The Blackbird loosed a few more bolts at the Talabecmen, but the enemy were more wary after her first and kept out of range and behind cover. Brandt, along with most of the other men on the walls watched with interest, admiration and in the case of some, undisguised lust. Brandt was admiring how a cold breeze had lifted Miss Fostick’s dark hair when a distant booming caught his attention. By the time he realized the source of the urgent angry whistle that followed, it was too late to do anything about it. The crenellations on the other side of the gatehouse from Brandt exploded into shards of stone, several men being thrown to the ground below. The rest of them took cover, screaming curses or prayers or just screaming. Only a moment passed and the roof of the chapel exploded, scattering flaming timbers amongst the grounds inside the wall. Most guttered out in the cold and the mud.
There was a shocking moment of quiet, the only sound being the ragged breath of angry and frightened men and the groans of the wounded. Sergeant Hoeffler, a half dozen feet down from Brandt, was the first to move. He stood, looked up and down either end of the wall then stood up with a grunt between two still intact crenellations.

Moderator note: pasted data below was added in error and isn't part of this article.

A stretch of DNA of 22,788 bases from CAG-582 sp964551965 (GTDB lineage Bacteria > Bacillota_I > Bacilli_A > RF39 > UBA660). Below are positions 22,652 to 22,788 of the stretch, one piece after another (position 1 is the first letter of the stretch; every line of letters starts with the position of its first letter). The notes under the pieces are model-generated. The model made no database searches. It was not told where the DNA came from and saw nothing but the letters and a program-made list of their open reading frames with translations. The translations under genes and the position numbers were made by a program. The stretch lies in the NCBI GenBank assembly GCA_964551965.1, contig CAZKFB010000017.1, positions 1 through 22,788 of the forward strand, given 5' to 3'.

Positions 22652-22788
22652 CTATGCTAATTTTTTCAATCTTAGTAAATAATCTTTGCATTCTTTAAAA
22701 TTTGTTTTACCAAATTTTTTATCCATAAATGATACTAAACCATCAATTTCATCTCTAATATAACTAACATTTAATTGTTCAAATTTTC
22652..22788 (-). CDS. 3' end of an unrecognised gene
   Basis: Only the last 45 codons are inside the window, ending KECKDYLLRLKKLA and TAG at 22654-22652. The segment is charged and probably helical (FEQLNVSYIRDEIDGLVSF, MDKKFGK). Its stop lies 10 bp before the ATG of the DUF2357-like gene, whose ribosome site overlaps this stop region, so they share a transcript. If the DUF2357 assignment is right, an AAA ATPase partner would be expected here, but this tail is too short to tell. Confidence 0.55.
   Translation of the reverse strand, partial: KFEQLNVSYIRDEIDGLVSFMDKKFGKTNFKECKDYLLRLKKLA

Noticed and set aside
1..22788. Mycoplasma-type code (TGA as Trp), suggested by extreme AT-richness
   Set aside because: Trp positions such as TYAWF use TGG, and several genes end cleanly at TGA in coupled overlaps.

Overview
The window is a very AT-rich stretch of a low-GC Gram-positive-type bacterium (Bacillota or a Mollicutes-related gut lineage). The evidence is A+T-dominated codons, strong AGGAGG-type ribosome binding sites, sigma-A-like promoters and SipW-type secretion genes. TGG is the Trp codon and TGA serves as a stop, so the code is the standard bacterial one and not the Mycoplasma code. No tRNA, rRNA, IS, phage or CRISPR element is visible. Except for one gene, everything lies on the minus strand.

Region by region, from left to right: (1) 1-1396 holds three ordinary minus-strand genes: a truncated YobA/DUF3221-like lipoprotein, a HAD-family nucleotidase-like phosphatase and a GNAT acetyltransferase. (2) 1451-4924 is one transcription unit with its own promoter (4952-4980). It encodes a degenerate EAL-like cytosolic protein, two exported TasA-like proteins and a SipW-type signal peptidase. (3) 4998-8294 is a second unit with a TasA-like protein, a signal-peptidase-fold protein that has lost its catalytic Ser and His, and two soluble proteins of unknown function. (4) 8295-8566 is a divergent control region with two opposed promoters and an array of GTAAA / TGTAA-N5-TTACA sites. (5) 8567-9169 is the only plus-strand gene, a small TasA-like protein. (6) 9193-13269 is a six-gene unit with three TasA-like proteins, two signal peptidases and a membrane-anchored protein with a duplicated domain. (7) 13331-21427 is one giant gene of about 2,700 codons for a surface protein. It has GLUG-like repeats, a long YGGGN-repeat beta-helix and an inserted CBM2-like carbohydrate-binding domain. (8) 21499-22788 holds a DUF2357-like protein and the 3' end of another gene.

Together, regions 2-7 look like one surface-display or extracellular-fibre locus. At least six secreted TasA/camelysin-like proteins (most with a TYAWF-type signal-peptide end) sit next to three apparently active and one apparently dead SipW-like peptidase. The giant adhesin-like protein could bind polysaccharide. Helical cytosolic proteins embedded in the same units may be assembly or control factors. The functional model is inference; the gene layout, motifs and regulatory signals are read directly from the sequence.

“You missed me, you cross-eyed cunts!” hollered the old soldier, punctuating his declaration with a gob of phlegm spat towards the enemy. The Hochland troops inside the wall stood up as one, cheering and jeering in equal measure. The Sergeant hopped back down and started shouting orders to his men, all about his business.
“Schmitt, Bachmann! You two are on lookout. They’ll be sending more at us with that artillery and I don’t want my head taken off by the next one, so you watch the crews and give us as much notice as you can. Handgunners! Spread out and keep your heads down until they’re in range, we’ll let you know when your guns can bark.”
There were a few more shots aimed at the top of the wall, but it seemed as though the first had been lucky for the gunners, as the next few either hit the wall or went high, impacting the hill that the small keep sat upon. The cannoneers readjusted their aim to the gate, smashing balls into the iron-sheathed oak and the rusty iron portcullis beyond. The mortar, however, was what gave the men worry as they hunkered down under the slow bombardment. Over the span of half an hour, it blasted apart two more buildings and set several others on fire. It seemed as though each shell landed closer to their position on the wall. This one to their left, this one to their right, but nearer every time.